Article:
Principles and Classification
- At least 80% of coronary artery disease (CAD), stroke and diabetes and 40% of the cancer could be avoided through healthy diet, regular physical activity and avoidance of tobacco use1. The scientific knowledge to achieve a new global goal for the prevention of chronic diseases─ a 2% yearly reduction in rates of death from chronic disease over and above projected declines during the next 10 years–already exists.1
- Identifying and reducing risk in the high-risk adult population are the hallmarks of preventive practice today. The decision about prevention strategies is no longer a question of science but of resources, feasibility, and readiness in the community and the government.
- An often ignored aspect of prevention is the phased implementation of interventions─ core, expanded and optimum interventions─ on the basis of the availability of resources as well as the political and community support and the configuration of national health systems.1, 2
- We now have the technology, diagnostic tests and medications to help combat the disease. This, in combination, with appropriate lifestyle changes can significantly reduce the risk factors for these dreaded diseases.
- Early prevention, detection and management of heart disease are vital. The general principle of prevention is to encourage proven lifestyle measures and to prescribe evidence-based effective medications. See Figure 106.
- The growing cardiovascular challenge can be effectively addressed only through preventive public health measures and life style changes according to all experts in the field. The good news is that both heart disease and diabetes have become highly predictable, preventable, and treatable.
- Prevention is the key, particularly in countries such as India where the epidemic is in the process of escalating and there is still time to curtail it.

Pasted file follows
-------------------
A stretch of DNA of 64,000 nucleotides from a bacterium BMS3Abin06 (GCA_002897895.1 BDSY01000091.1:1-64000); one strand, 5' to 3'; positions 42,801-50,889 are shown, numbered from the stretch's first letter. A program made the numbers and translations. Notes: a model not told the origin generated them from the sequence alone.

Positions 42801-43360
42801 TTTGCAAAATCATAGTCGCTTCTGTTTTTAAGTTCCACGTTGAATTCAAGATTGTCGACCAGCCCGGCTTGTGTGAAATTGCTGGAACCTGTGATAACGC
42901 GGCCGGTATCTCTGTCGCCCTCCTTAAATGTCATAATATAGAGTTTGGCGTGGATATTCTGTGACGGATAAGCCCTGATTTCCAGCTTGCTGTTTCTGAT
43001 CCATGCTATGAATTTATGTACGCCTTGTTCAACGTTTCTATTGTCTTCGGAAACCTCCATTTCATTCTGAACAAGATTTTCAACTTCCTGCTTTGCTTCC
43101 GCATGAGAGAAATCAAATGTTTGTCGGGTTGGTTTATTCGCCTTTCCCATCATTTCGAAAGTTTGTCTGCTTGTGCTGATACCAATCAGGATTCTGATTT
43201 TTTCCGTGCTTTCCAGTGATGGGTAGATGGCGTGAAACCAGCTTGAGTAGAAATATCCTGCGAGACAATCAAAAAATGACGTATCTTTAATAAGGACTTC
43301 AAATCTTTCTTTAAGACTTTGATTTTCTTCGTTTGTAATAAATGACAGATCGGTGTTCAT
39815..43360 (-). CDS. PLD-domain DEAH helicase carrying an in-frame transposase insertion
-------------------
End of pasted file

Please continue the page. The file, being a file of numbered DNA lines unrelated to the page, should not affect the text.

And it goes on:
- The process of atherosclerosis begin in childhood and continue for decades, leading to both nonfatal and fatal cardiovascular events, including heart attacks, stroke, and sudden cardiac death.
- Control of just three major risk factors (high cholesterol, blood pressure, and smoking) accounts for 50-80% of the decline in heart disease observed in many high-income countries.3
Classification of Prevention Strategies
Several cardiovascular disease (CVD) prevention strategies exist as shown. Healthcare providers can implement primary, secondary, and tertiary preventive measures to individual patients whereas involvement of the community and the government is a prerequisite for the implementation and the success of primordial prevention.
- Primordial prevention involves reducing the development and prevalence of CVD risk factors. The prevention may be individual-based or population-based or combined. (see Population Based Prevention and Success)
- Primary prevention involves the avoidance of disease particularly CAD or stroke in high-risk subjects free of disease.
- The purpose of secondary prevention is to avoid recurrence of heart attack in people who have already suffered or who had been diagnosed with heart disease.
- Tertiary prevention usually refers to the use of expensive coronary interventional procedures such as coronary angioplasty, stent, bypass surgery, pacemakers, defibrillators, and left ventricular assist devices (LVAD). The high-tech hospitals that are springing up in low income countries especially India have their resources focused on tertiary prevention.
- We now know that the surge in CAD and their risk factors in varied settings are fuelled by modifiable risk factors which can be reduced by simple strategies. Most of these preventive strategies are in the domain of policy, health system intervention, health promotion and simple quality improvement programs aimed at improving secondary prevention.4 It must also be extended to primary and primordial prevention.
1. Epping-Jordan JE, Galea G, Tukuitonga C, Beaglehole R. Preventing chronic diseases: taking stepwise action. Lancet. Nov 5 2005;366(9497):1667-1671.
2. Beaglehole R, Ebrahim S, Reddy S, Voute J, Leeder S. Prevention of chronic diseases: a call to action. Lancet. Dec 22 2008;370(9605):2152-2157.
3. Gupta R, Guptha S, Joshi R, Xavier D. Translating evidence into policy for cardiovascular disease control in India. Health Res Policy Syst. 2011;9:8.
4. Prabhakaran D, Yusuf S. Cardiovascular disease in India: lessons learnt & challenges ahead. Indian J Med Res. Nov 2010;132(5):529-530.